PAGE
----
Articles on Writing Resumes, Careers
Getting Hired, & Job Searching:

Getting Over Interview Jitters

   Article by Carole Martin

Michael waits in the lobby for his interview. His hands are sticky and wet, his heart is beating faster than usual and his mouth feels like cotton. The interviewer approaches, and Michael has to wipe his hand on his pant leg before shaking hands.

This is a familiar scenario in company lobbies throughout the world. The job interview can be very stressful for most people. Since one of our top fears is rejection and one of our top needs is acceptance, it is not surprising that interviews make people sweat.

A Change in Thinking

The first and most important step in overcoming the fear is to put the interview in perspective. This is not an appointment with the dentist, who may inflict pain. It is a conversation with another person. The worst thing that can happen is you won't get the job, which may not have been the right job for you anyway.

Second, think of this conversation as a two-way process. You are interviewing potential employers as much as they are interviewing you. Is there a good fit here? What looks good on paper may not be what it appears for either party. Investigate whether this company is a good place for you and whether you want to invest a significant part of your life here.

Calming Techniques

One of the best techniques to handle stress is through breathing. Take deliberate shallow breaths. Take air in through the nostrils and exhale, quietly, through the mouth. This technique should be practiced to relax before the interview.

Relaxation techniques such as yoga and meditation classes are effective in overcoming extreme cases of interview fright. The interview can cause panic attacks if the fear is strong enough. Preconditioning will do wonders for this type of anxiety.

Prepare Before the Interview

Michael has been to six interviews in the past two months. He has been runner-up for a couple of the jobs but has received no solid offers.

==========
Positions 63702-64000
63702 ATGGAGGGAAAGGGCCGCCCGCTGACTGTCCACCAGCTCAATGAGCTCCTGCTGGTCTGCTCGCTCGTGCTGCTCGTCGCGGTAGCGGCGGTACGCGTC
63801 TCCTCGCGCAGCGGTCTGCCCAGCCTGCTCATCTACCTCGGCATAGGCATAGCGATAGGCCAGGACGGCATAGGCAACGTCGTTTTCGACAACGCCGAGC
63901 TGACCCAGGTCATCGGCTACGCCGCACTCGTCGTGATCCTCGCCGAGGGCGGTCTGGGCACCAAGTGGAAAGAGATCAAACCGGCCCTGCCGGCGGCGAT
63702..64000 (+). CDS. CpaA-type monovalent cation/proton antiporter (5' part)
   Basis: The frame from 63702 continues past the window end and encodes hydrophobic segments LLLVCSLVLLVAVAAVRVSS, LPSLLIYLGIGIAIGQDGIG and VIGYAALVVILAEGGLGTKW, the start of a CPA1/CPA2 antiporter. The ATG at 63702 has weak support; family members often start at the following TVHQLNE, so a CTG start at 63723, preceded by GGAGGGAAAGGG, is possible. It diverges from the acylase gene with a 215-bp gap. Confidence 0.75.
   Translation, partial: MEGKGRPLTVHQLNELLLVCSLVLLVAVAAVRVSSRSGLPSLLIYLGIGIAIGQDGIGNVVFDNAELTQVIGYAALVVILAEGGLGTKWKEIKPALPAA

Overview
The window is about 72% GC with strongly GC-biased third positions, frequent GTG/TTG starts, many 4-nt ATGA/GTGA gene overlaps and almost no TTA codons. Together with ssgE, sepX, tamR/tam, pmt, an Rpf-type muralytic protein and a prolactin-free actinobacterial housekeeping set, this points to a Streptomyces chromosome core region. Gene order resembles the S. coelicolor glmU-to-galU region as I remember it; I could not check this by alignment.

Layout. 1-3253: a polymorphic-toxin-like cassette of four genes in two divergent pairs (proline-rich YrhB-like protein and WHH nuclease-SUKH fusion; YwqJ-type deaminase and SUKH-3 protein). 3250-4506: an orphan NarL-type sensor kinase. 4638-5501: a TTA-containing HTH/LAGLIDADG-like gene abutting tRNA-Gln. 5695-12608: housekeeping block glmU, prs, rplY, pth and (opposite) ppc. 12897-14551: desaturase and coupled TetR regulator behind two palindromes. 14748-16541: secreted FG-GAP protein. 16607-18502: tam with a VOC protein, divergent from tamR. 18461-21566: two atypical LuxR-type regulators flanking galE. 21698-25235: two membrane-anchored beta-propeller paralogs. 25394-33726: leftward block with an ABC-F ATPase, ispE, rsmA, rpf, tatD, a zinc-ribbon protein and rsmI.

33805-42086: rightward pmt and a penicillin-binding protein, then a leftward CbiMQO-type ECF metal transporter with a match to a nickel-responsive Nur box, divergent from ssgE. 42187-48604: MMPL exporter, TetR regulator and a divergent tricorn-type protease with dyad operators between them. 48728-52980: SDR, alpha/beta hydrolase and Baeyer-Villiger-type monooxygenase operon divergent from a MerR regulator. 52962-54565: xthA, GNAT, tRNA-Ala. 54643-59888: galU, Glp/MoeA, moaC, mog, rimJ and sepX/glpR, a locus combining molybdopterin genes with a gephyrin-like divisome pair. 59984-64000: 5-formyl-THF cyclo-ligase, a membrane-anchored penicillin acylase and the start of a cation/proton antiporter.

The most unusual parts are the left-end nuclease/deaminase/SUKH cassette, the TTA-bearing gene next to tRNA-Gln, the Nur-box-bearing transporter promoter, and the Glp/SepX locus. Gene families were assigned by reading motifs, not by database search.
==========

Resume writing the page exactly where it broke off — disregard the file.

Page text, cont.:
These are competitive times, and rejection can be expected. Competition for jobs is much keener than it was a year ago. It is important, however, to do everything possible to sell yourself by preparing for the interview. Start thinking of yourself as a product and presenting what you have to offer the company.

Can you imagine giving a performance without some practice and preparation? Winging the interview in today's market is a big mistake. Preparation will make you feel more confident and less anxious.

Fear of Rejection

Because of the number of interviews with no offer, Michael feels defeated, and it is beginning to affect his self-esteem.

Such rejection hurts, but try not to take it personally. There are so many factors that could be affecting the offer that it is impossible to say what is happening. There may be internal candidates, relatives promised jobs, a competitor who is a perfect match for the position, a lack of chemistry or a mismatch in salary needs.

Let It Go

When Michael has done everything to prepare for the interview and is satisfied that he has presented himself in the best light possible, the next step is to let it go. There is something to be learned from each interview.

Give yourself credit for getting an interview -- only a small percentage of people get this far in the process. Give yourself credit for going out there and putting yourself on the line, even though it is painful for you. Give yourself permission to not get job offers. Believe that an offer will come through when it is the right offer -- the right fit for the company and for you.

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